Good practices for successfully onboarding and offboarding freelancers

Although companies spend a lot of time and energy finding the best expert for their projects, they often neglect the two most important steps of onboarding and offboarding, especially when governed. Integrating a newcomer and their departure are two crucial moments for judging whether an assignment was successful. Their poor management can lead to a hasty exit, impact a collaboration’s smooth running, and affect the employer’s reputation within the freelance community. Our experts give you their best practices for successful onboarding and offboarding to put all the chances on your side.

Successfully onboarding your freelancer or consultant

1. Good practices before starting the mission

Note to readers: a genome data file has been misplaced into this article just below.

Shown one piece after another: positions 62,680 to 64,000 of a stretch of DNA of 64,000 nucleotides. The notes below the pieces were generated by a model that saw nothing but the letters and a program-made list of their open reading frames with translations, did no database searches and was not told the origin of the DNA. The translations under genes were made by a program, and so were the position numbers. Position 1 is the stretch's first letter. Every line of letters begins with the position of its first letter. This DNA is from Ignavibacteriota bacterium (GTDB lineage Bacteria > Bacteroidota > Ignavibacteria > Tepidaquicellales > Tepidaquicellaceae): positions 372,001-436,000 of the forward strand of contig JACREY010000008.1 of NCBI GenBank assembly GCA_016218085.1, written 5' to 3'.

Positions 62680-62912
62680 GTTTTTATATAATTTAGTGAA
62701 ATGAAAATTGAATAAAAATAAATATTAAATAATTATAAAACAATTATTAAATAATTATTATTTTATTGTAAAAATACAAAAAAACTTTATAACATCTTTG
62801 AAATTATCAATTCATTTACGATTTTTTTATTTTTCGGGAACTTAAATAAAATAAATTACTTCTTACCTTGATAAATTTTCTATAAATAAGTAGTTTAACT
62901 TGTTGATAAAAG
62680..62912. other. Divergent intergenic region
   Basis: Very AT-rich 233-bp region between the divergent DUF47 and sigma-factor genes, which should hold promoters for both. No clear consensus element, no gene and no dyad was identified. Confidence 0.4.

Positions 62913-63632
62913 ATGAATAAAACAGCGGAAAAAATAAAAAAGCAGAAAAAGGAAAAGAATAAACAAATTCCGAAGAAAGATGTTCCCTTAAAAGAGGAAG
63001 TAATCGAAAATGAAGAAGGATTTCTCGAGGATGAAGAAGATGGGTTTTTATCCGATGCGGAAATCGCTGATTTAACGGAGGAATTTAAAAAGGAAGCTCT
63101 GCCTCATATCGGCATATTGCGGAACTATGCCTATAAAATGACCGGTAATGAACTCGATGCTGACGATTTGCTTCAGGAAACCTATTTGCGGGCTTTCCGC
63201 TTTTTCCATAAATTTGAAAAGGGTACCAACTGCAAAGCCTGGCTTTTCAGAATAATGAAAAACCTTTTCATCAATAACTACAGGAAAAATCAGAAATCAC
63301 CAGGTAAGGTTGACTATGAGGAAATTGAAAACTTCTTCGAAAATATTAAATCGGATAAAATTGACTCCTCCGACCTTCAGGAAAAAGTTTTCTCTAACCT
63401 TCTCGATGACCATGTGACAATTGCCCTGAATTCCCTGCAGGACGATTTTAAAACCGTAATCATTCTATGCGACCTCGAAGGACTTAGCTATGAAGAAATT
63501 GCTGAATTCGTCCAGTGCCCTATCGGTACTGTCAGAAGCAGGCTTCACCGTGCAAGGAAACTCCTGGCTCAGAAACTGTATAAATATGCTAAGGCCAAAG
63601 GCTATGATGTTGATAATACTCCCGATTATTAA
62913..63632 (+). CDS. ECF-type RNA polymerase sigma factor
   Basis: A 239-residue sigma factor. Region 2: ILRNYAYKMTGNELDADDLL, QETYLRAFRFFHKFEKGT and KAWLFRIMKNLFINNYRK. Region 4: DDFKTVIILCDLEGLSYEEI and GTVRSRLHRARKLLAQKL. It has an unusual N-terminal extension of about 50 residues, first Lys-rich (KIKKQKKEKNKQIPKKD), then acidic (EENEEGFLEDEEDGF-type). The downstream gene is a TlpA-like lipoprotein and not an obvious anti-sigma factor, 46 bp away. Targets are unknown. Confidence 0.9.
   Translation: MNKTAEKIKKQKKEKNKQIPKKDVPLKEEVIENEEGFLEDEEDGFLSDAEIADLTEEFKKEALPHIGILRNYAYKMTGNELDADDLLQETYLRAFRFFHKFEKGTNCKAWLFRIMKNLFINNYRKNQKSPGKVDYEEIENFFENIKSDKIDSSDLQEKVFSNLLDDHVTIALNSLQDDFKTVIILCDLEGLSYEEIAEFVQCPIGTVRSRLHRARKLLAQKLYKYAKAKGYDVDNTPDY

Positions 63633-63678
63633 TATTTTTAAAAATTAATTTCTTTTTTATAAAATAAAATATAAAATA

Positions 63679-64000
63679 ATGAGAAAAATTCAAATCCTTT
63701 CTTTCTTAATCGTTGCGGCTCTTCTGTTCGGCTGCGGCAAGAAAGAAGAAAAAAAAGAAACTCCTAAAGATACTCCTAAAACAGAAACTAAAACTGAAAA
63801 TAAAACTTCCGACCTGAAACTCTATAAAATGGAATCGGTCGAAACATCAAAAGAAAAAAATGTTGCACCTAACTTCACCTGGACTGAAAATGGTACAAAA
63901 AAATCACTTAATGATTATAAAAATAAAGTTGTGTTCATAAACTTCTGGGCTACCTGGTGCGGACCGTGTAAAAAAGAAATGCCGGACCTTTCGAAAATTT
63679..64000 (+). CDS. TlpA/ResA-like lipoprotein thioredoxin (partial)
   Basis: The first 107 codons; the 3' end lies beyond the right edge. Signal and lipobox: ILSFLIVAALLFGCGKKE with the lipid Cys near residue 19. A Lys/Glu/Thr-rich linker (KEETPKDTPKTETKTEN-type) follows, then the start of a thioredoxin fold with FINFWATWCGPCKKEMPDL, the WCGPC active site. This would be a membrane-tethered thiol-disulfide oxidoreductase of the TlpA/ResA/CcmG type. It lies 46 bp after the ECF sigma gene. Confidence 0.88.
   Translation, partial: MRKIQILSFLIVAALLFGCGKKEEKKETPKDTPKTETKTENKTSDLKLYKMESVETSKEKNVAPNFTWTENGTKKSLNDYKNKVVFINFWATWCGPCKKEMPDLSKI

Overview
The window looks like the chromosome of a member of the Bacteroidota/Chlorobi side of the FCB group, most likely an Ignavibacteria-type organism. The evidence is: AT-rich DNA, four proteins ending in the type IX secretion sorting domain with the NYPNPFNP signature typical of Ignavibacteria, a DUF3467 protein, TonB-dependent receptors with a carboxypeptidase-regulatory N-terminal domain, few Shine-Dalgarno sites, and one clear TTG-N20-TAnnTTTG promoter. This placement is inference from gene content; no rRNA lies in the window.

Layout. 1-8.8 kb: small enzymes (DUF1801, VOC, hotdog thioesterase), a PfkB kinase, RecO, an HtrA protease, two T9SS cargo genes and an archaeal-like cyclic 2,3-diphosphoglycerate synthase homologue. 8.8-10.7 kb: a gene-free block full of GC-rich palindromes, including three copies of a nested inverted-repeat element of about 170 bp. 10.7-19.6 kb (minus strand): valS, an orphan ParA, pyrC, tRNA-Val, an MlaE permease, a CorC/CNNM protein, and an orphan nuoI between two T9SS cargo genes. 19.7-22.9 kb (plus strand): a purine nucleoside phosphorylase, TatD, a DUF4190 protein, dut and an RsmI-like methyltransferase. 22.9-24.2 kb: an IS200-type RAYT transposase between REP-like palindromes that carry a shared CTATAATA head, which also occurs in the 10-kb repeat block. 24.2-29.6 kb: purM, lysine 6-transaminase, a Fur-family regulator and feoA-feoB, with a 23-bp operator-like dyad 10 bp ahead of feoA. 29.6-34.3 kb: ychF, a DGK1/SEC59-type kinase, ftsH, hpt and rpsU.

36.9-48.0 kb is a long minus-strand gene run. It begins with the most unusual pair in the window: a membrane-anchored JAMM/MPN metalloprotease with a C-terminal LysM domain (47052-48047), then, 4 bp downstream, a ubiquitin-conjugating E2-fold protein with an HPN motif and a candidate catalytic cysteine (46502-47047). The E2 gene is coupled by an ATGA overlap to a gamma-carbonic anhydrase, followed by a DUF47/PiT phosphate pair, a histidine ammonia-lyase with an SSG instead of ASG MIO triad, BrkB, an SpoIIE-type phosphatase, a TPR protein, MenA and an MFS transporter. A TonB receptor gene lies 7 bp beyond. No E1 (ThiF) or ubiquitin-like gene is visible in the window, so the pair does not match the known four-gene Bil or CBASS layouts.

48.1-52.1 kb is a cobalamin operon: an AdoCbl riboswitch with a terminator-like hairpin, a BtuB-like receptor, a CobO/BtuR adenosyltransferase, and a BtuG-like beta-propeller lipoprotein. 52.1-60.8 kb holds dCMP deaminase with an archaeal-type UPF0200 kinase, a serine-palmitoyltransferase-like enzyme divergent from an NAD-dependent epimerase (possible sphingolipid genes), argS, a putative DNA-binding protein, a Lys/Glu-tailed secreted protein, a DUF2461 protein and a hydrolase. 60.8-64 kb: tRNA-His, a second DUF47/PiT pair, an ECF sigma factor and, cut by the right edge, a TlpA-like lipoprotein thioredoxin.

Even before the expert arrives, there are several steps to optimise their first steps within the company.

  • First, it is crucial to maintain communication once the assignment is validated and the freelancer arrives. Don’t hesitate to send a quick message or short email in which you ask for news and reiterate the information to remember on the first day (arrival time, access conditions, referral person’s contact details, etc.).
  • Making sure the equipment is ready at the beginning of the assignment is a must. To make a good impression on the first day, ensure that the computer, badges, or other items for the mission are ready. If you realise these elements will not be ready in time, do not hesitate to postpone the start date. This will allow the freelancer to get down to the nitty-gritty of the assignment within the first few hours.
  • Similarly, the stakeholders involved in the assignment must be informed of the expert’s arrival. For the expert to feel welcome and quickly at ease, employees working on the same project as the freelancer must be aware of the freelancer’s mission, skills, and the subjects they will be working on. This will make the first day’s interactions all the more fluid.